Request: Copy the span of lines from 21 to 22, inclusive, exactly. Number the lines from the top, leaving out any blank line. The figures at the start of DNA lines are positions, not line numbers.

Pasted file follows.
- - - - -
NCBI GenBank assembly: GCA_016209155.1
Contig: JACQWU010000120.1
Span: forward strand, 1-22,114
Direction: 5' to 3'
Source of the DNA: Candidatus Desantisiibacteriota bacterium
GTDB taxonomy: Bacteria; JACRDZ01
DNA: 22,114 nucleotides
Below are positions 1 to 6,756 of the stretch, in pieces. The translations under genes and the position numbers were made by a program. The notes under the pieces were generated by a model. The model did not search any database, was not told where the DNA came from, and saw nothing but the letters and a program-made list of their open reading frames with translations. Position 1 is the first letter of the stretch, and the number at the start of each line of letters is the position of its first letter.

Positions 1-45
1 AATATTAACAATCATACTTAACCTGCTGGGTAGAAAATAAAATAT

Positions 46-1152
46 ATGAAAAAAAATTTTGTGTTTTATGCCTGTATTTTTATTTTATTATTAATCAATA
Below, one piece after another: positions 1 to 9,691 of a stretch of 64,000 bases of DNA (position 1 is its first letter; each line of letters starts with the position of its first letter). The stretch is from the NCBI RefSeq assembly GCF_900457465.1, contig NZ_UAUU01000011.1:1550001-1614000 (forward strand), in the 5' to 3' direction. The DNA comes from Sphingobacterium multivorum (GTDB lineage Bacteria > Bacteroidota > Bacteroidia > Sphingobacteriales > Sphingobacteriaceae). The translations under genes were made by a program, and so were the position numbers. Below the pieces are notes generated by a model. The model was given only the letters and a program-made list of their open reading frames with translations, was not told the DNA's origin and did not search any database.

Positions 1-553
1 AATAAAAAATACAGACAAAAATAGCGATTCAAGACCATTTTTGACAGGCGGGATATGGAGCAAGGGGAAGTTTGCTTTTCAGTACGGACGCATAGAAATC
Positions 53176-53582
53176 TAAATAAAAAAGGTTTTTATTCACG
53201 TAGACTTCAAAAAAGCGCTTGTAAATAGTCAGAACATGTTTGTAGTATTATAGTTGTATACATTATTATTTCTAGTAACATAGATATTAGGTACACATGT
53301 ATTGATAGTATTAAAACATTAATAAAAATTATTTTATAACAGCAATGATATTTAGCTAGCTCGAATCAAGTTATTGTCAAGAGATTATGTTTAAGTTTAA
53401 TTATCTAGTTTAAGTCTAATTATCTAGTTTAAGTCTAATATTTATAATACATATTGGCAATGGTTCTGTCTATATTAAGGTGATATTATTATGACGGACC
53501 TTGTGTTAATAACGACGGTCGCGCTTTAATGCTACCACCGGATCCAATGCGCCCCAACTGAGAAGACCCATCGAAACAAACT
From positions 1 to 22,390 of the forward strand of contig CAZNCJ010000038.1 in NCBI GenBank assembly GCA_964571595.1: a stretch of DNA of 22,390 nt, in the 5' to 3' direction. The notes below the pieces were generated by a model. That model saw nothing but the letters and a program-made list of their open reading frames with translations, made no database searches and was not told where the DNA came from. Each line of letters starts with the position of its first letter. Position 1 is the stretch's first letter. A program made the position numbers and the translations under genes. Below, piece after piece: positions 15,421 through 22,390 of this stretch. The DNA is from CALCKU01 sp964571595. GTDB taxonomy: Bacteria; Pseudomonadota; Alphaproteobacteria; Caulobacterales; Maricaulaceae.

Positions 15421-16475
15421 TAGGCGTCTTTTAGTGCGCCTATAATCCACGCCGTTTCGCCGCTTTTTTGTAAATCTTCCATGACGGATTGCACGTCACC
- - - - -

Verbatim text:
53501 TTGTGTTAATAACGACGGTCGCGCTTTAATGCTACCACCGGATCCAATGCGCCCCAACTGAGAAGACCCATCGAAACAAACT
From positions 1 to 22,390 of the forward strand of contig CAZNCJ010000038.1 in NCBI GenBank assembly GCA_964571595.1: a stretch of DNA of 22,390 nt, in the 5' to 3' direction. The notes below the pieces were generated by a model. That model saw nothing but the letters and a program-made list of their open reading frames with translations, made no database searches and was not told where the DNA came from. Each line of letters starts with the position of its first letter. Position 1 is the stretch's first letter. A program made the position numbers and the translations under genes. Below, piece after piece: positions 15,421 through 22,390 of this stretch. The DNA is from CALCKU01 sp964571595. GTDB taxonomy: Bacteria; Pseudomonadota; Alphaproteobacteria; Caulobacterales; Maricaulaceae.